Most Americans don’t understand what “healthcare cost” means. Not even our representatives.

I keep hearing talking heads in the media refer to “healthcare cost” as being synonymous with the price of health insurance premiums.  This means only one thing: these professional “analysts” are as out of touch as most Americans about the cost of healthcare.

The price of your insurance premium is not the “cost of healthcare”.  It’s the price of your personal insurance determined by a number of factors, most specifically, where you work.  In order to get this real price you have to factor in deductibles, co-pays, co-insurance, premiums payments.  There are many variants based on employer and plan.  That’s your price of being insured.

If you think the price of your insurance is bad, or maybe you don’t if your employer is kind and hasn’t jacked your premiums to absurd levels, the cost of healthcare is an insane number.  Rising annually at 8 times the rate of inflation.  Let’s put that into perspective:

Most people have health insurance and auto insurance.  If you wrecked your new Nissan Sentra in 1997 the cost of a replacement front bumper was about $430 installed.  20 years later the cost to replace the front bumper on a new Nissan Sentra is about $642.64 adjusted for inflation, true cost researched… $612.00 installed.  So the cost of replacing a bumper on this particular car has actually gone down verses the rate of inflation.  But still car insurance premiums have risen.  More drivers, more wrecks, most cars don’t enjoy such affordable parts as a Nissan Sentra.  The overall reason for the rising cost of auto premiums is also…. healthcare!  But the example will work regardless.  Because of the somewhat stable cost of car repairs (labor and parts) and increasing safety mechanisms in cars, auto insurance premiums have managed to stay within a reasonable scope of consumer expectations.  Auto insurers don’t have to charge more to make money because their costs aren’t rising exponentially.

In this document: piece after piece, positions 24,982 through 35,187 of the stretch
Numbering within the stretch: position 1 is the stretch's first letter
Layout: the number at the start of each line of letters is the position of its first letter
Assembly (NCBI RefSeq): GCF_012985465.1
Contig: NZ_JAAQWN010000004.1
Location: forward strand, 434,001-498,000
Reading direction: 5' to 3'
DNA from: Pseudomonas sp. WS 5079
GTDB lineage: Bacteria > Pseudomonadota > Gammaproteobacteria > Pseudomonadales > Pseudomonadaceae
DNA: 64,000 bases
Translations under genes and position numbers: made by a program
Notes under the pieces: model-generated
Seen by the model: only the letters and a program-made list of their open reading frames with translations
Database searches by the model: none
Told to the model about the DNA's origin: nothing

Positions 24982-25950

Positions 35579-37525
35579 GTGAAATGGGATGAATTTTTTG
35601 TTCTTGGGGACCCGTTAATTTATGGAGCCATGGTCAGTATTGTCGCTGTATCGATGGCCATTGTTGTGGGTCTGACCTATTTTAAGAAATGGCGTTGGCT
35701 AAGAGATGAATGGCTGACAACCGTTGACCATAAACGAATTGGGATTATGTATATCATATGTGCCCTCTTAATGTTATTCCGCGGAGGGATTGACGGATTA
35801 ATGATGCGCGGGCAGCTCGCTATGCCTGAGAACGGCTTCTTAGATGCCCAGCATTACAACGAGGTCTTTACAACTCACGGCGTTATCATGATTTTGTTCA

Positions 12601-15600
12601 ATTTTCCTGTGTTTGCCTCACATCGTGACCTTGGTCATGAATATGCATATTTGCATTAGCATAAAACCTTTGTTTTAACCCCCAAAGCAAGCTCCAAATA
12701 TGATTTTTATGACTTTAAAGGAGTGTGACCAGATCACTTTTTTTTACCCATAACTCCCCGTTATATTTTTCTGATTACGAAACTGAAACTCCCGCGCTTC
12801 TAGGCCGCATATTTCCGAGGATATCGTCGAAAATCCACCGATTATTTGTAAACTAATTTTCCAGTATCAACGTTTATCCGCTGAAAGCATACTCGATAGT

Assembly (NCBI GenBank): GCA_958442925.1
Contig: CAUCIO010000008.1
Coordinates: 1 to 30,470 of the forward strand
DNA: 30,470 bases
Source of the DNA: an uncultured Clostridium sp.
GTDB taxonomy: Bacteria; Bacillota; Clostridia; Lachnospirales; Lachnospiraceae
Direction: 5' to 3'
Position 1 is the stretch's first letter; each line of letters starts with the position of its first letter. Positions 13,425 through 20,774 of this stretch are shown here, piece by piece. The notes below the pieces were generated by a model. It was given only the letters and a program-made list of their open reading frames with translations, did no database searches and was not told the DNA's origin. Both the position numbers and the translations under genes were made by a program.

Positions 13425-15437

What if I told you that because of an increasing number of car crashes, plus increasing cost of replacement parts from the manufacturers and the workload presented to shops it was now going to cost you $8000 to replace the bumper on your new $19K Nissan Sentra?  Most people would cry foul on the part of all those involved: bad drivers, greedy manufacturers and the body shops.  Now imagine most of this increase comes from the rapid, unexplained, increasing price of the replacement parts.  Does that make it better?

Now lets look at health insurance.  Those evil health insurance companies raising premiums right?  They’re “increasing your healthcare cost”.  WRONG.  The insurance companies are certainly increasing your premiums.  Health insurance companies are not the ones increasing the cost of health care.  Unlike my hypothetical example of a fictitious increase in the price of car parts, the exponentially increasing cost of health care products and services are very real.  Especially in the world of pharmaceutical and medical devices.  I worked for Glaxo Smith Kline.  When pharma companies tell Americans we have to pay up to 20 times more for the same medication as other nations to cover their research and development cost THEY LIE.

I’ve personally witnessed almost $1 million US dollars spent on an IT pharmaceutical initiative to decide not to proceed, scrap it.  I’ve seen millions spent on application development that could have been done at half the price with half the bureaucracy.  Then add the increasing cost at the provider level.  Last month my wife received a bill from an outpatient procedure that lasted under 30 minutes.  There was a $1600 “facility fee” as a line item charge.  We’ve asked but still haven’t received explanation as to what this fee really is.  If the “medical billing specialists” for the hospital cannot tell us, who can?